If Trick Pony’s R.I.D.E. seems to blow out of the speakers with a lot of pent-up energy, it may be because the album was pent up for so long. It was originally recorded for Warner Bros. Records, the trio’s first label, but then a top-down management shake-up at the label left the project in legal limbo for months. “I’ve tried to block it out of my mind, to be honest with you,” says Trick Pony’s lead singer, Heidi Newfield, “because it wasn’t a fun thing to go through.”
With partners Keith Burns and Ira Dean, Newfield formed Trick Pony in 1996. Eventually, the trio signed to Warner Bros. and, in October 2000, released its first single, the raucous “Pour Me.” The song made it to a respectable No. 12 on the Billboard charts. Trick Pony, the group’s debut album, came out in March 2001 and was certified gold less than a year later. The second album, On a Mission, made its bow in November 2002.
Then the earth began shaking at Warner Bros. “We just had a wonderful team there,” Newfield recalls. “But it’s just the way of the world. We live in corporate America, and Warner Bros. is a huge corporation. So there was this big regime change. Slowly, we started to see the people that we knew … start to disappear. They had left of their own accord or had been let go. Then we heard that [label chief] Jim Ed Norman was on his way out. … It was one of those things where we were not their ‘baby’ anymore.”
Concluding it was being marginalized, Trick Pony knew it had to make some serious career moves “The three of us and our team sat down and had many ‘come to Jesus’ meetings to talk about the future of our band,” Newfield continues. “We thought, ‘If we don’t be careful, we could go by the wayside and never be heard from again if we don’t take matters into our own hands.’ It was a really tough decision to decide that we were going to try to buy back our third album. … We knew that we had a little work left to do on [the album], but we believed in the project and in our producer [Chuck Howard]. And we really wanted this music out.”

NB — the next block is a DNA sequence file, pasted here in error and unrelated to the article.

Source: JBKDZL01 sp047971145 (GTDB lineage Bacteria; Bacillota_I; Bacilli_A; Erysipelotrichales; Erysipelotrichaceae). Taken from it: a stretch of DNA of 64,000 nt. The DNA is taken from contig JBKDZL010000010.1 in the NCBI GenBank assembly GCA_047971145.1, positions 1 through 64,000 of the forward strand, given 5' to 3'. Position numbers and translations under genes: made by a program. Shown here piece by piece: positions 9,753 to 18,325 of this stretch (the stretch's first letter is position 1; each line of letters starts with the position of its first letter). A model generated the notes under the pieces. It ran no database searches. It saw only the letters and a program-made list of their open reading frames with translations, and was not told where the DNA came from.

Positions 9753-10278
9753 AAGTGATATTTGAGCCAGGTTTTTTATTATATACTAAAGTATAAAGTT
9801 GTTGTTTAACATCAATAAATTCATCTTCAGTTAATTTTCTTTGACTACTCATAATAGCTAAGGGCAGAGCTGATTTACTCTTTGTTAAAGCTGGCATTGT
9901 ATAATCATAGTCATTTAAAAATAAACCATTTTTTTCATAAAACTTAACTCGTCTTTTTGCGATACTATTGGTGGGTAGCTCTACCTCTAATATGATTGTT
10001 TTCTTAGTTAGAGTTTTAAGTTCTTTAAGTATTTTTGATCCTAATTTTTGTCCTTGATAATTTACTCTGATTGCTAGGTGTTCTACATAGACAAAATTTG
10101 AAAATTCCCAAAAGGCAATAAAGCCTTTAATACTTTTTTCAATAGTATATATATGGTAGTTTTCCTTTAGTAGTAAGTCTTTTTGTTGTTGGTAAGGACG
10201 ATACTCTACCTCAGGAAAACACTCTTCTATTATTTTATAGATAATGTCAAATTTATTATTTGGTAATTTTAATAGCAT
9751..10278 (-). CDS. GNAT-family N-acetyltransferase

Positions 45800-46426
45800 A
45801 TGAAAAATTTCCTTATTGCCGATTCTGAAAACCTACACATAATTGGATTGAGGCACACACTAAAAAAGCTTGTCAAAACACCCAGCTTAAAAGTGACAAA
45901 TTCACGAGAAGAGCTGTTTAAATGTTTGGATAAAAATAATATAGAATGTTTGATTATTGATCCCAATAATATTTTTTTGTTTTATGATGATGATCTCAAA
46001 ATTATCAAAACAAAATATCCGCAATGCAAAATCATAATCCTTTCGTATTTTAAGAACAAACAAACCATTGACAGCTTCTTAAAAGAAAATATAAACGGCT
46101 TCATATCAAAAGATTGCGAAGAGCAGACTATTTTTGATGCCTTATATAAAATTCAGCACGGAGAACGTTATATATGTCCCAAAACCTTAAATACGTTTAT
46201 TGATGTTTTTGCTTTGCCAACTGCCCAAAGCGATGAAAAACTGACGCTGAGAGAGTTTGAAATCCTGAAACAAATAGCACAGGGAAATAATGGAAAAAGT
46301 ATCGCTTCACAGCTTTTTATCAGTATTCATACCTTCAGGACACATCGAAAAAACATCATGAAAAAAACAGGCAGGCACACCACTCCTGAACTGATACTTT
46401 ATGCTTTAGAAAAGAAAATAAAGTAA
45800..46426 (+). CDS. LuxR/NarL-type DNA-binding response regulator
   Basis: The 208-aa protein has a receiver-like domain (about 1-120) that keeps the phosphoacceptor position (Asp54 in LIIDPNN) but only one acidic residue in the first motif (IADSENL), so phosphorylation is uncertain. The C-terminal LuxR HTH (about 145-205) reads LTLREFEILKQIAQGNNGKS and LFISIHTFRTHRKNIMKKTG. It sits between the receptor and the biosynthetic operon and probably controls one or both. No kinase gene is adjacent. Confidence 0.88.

The band signed to Curb Records late in 2003, but it was another year before it released its first single — “The Bride” — under their new contract. “Leaving Warner Bros. [involved] a lot more red tape than met the eye,” says Newfield. “We didn’t think it was going to take all that long to land somewhere else, which, very fortunately, it didn’t.
“But that wasn’t the issue. It was getting our creative freedom and our rights back to own the album in its entirety, to be able to re-sequence songs and do all kinds of other things that most people would think are minute but which are really big, like remixing the record. All those things took a long time. … But, looking back, we have no hard feelings. Nobody’s angry with anybody because nobody was at fault. It was just people doing what they felt was the right thing to do.”